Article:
Plug-In Hybrids Could Require 160 New Power Plants By 2030 (Or None At All)

Prius, PHEV, EV, plug-in, electricity, hybrid

Plug-in Hybrids (PHEVs) have taken some undeserved heat lately, with the recent hullabaloo over their potential to drain U.S. water supplies. But as some readers pointed out, it all depends when you charge them.

This week’s report from Oak Ridge National Laboratory, which evaluated the impact of a substantial increase in PHEV ownership, found that nighttime charging of PHEV’s would not increase electricity demand over baseline levels. In other words, no (or very few) new power plants would need to be constructed if plug-in owners only charged their vehicles at night.

While nighttime charging makes sense, since it can be incentivized by power companies and prices are cheapest after 10 p.m. anyway, there’s no guarantee that the average car owner will wait until then to charge up. The worst case scenario, in which all PHEV owners charged their vehicles at 5pm, could require the construction of up to 160 new power plants.

Obviously, vehicle charging will take place at different times during the day, but it may be important (even vital) that new plug-ins be charged during nighttime hours. Study authors estimated the impact on electricity generation would be greatest by 2030, when PHEVs have become well-established in the U.S. market.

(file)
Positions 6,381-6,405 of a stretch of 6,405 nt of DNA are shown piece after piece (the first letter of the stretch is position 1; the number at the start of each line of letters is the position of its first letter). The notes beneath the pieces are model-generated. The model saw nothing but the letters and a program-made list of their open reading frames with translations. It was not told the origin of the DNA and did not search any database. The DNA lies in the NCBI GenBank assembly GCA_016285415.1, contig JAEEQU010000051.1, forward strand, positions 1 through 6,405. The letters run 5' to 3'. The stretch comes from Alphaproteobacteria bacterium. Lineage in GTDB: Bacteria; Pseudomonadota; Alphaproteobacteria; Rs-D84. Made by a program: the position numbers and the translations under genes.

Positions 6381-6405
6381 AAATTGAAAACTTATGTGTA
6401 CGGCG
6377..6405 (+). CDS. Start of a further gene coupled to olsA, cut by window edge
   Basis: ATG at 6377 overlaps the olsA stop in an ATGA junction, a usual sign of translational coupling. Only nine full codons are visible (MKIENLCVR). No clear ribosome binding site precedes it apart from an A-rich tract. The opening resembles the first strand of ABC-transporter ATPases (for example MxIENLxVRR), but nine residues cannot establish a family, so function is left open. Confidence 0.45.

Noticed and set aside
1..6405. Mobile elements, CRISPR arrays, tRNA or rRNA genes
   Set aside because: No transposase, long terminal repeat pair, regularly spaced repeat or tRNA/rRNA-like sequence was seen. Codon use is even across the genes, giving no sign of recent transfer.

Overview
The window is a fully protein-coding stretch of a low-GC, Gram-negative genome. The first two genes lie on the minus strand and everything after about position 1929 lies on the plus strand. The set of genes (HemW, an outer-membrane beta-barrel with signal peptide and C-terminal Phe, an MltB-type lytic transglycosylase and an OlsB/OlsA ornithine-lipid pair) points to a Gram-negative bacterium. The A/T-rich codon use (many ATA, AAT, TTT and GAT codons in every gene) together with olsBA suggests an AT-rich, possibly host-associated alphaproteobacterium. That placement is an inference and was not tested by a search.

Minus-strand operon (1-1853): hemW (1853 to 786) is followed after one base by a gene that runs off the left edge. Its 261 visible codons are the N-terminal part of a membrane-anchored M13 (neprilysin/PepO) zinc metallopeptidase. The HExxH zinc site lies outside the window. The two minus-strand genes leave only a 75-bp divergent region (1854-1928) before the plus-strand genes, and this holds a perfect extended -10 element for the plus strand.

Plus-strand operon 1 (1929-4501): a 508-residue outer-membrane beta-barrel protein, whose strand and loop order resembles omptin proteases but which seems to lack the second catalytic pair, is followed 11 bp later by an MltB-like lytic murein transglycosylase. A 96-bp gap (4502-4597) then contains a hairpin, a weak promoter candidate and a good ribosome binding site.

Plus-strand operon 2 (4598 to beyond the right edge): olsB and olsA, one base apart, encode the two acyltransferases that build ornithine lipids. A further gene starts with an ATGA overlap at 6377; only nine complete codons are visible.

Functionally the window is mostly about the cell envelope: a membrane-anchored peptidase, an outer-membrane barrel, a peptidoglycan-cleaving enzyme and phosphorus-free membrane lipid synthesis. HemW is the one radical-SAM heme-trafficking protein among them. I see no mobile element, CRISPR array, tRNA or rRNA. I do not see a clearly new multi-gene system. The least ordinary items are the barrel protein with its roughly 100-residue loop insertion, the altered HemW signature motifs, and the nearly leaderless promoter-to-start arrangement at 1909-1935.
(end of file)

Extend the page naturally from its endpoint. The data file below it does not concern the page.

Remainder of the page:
See the press release here.

See the study here.

Related Posts:

100 MPG+ Plug-In Hybrids Already Available (Check ‘em Out)

Could Hybrid Vehicles Hinder Development of More Sustainable Alternatives?

Plug-In Hybrids Use Over 17 Times More Water Than Regular Cars, Researchers Say

[Via] and Photo Credit


In a past life, Clayton was a professional blogger and editor of Gas 2.0, Important Media’s blog covering the future of sustainable transportation. He was also the Managing Editor for GO Media, the predecessor to Important Media.